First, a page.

The parts are represented with the casting blocks. The main part-body and other parts of the figure like arms and accessories are seperately inserted in a small plastic zip-lock bags to avoid unexpected damages during transfer.

The figure is sculpted by Vladimir Demchenko and comes in 11 (3 body parts, 8 pieces of personal gear) medium grey resin parts. The resin quality is very good and details are crisp. No air bubbles, excess resin or any casting mistakes on the figure. The junctions between figure parts and casting blocks are well placed and the parts can be easily removed from the blocks with no damage. There will be no need for a cleanwork , this is another wash and paint figure from BRAVO-6.

  • The main part is Body with head and legs. Some parts of personal gear is cast on the body. The figure shows nice facial details, hair and head band also well sculpted. He wears ERDL Camouflage Tropical Combat uniform , developed by US Army Engineer Research and Development Laboratory. The combat uniform consists of jacket with 4 flip-top cover pockets and trousers with 2 flip-top cover cargo pockets on the sides. Cloth folds and pocket details of the uniform are well defined.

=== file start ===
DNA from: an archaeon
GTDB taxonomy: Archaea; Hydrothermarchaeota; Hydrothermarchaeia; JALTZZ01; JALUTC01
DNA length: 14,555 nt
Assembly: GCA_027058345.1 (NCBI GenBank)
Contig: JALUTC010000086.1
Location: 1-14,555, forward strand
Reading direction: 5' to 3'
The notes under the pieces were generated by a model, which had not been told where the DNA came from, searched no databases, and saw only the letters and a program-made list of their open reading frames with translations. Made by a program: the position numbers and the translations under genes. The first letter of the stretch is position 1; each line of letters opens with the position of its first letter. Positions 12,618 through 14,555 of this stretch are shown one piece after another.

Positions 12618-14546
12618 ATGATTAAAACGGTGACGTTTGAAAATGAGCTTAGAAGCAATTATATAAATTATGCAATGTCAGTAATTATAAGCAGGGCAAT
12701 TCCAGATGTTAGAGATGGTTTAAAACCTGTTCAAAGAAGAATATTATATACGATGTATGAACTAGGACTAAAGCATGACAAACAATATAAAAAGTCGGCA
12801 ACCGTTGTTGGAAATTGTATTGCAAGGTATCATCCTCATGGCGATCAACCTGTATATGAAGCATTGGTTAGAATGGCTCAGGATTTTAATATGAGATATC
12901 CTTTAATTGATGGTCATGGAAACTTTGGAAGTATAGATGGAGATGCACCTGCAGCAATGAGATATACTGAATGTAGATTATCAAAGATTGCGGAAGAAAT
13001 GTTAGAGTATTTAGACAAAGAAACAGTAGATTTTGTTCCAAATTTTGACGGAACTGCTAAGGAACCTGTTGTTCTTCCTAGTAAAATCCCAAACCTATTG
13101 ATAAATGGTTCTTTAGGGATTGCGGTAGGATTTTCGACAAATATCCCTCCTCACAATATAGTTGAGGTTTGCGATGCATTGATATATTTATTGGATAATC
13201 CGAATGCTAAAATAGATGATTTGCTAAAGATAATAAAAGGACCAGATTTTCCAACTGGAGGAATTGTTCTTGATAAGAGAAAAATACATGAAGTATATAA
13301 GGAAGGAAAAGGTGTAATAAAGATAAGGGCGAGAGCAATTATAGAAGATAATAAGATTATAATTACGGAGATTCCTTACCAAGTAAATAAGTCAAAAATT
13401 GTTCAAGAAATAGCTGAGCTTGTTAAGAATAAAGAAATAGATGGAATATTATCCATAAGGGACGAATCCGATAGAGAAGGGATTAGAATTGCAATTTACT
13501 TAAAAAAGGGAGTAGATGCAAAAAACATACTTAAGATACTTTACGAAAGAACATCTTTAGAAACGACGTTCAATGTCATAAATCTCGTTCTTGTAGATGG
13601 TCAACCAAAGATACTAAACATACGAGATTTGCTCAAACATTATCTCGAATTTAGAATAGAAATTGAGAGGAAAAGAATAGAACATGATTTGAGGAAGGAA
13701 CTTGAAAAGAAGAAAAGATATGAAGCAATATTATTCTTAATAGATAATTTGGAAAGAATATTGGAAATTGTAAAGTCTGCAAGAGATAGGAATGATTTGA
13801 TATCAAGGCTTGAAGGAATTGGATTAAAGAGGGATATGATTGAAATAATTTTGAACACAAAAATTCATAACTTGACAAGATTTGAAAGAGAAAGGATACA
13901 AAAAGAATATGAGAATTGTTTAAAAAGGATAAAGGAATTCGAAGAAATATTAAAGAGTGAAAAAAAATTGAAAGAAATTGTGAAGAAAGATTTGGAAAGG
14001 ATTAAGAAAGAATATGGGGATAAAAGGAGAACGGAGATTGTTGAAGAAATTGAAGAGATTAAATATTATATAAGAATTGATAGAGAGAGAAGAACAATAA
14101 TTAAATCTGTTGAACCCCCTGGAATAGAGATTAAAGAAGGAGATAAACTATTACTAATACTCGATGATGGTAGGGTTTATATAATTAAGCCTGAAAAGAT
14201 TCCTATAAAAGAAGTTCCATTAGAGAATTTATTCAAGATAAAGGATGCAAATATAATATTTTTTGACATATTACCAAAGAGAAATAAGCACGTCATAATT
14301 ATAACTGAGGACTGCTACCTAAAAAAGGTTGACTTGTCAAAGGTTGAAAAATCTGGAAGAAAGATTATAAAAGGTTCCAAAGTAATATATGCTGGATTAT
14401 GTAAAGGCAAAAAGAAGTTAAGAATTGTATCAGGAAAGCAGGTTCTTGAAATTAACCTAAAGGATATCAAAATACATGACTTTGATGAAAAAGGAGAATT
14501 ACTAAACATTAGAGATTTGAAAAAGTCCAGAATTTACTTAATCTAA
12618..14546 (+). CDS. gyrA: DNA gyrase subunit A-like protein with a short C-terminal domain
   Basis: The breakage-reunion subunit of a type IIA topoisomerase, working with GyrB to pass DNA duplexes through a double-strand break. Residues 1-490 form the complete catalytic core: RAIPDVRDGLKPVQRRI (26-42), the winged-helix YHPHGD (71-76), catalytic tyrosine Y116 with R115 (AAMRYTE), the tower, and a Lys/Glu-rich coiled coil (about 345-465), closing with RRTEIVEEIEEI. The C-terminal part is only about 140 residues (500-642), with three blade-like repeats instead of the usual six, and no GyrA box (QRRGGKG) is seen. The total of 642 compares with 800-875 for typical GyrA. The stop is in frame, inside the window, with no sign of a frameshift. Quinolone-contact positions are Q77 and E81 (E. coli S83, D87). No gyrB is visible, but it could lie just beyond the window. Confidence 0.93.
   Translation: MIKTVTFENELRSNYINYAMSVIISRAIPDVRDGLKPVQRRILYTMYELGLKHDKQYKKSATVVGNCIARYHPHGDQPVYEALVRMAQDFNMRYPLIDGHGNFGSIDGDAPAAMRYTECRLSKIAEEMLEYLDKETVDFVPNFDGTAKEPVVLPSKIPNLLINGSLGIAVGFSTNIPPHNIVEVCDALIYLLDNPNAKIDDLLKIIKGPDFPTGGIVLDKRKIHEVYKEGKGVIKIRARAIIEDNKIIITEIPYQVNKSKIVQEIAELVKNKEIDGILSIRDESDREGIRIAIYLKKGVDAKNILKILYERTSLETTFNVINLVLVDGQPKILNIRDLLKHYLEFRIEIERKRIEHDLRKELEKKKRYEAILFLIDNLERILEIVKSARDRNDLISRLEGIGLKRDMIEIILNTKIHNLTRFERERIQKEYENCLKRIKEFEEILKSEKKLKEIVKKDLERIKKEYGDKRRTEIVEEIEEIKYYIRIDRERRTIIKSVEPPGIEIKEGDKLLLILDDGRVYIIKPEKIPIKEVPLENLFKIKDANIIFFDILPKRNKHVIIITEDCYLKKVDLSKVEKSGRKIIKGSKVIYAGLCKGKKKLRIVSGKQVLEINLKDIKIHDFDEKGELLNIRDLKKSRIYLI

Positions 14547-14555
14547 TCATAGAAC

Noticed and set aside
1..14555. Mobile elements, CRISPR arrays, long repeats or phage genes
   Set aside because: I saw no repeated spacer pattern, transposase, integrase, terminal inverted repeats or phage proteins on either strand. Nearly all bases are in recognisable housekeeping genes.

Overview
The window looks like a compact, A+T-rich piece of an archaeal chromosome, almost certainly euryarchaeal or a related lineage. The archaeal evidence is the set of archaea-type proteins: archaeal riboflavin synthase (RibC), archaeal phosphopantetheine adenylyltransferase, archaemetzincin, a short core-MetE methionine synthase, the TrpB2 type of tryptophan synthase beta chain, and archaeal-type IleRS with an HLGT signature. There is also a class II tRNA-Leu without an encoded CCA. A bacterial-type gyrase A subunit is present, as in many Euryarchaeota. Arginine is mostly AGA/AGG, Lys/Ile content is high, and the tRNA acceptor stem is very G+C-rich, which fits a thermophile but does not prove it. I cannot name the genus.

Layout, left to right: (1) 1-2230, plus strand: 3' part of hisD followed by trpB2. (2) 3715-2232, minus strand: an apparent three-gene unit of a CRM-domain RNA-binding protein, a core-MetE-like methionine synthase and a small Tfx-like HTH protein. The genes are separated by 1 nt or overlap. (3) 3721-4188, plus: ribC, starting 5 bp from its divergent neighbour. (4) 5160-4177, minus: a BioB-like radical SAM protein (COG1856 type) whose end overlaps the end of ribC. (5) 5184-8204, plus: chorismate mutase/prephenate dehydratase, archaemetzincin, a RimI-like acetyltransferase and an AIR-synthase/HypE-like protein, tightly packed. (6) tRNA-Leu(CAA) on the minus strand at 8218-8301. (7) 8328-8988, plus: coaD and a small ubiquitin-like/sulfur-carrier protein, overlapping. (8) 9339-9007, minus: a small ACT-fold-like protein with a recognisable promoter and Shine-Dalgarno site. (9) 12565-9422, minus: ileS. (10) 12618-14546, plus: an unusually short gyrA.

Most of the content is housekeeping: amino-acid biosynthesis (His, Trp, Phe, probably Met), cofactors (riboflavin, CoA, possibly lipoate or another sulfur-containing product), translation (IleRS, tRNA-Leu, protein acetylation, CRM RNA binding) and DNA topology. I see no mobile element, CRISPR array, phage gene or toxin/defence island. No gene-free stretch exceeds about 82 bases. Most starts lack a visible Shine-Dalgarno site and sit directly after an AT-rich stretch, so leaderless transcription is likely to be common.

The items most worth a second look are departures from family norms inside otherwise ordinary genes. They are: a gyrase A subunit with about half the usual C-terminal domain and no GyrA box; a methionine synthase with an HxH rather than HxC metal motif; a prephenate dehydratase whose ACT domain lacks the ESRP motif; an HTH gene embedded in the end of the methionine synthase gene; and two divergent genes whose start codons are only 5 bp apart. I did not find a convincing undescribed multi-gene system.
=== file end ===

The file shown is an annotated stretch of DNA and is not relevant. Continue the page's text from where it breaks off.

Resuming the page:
Though a small number of Tiger-stripe uniforms were worn, ERDL quickly emerged as standard SAS operational dress in Vietnam. Australians called the uniform as “Seal suit” possibly because of its use by US Navy Seals with whom SAS sometimes worked together. Its pattern was considered ideal for most environments, and its multiple pockets suited the amount of gear carried in SAS operations. The basic ERDL pattern comprised of four basic colours, Yellow Green army shade 354, Dark Green army shade 355, Brown army shade 356 and Black army shade 357. But during Vietnam war; ERDL was produced in two distinctive variations, Brown dominant for use in the Highlands of Vietnam and green (lime) dominant for the lowland jungle areas. These brown and lime green variants of ERDL camouflage by the mid 1970’s combined into a transitional pattern and eventually became what is now called today ‘Woodland’ pattern used by the US Army from the late 1970’s right into the nineties.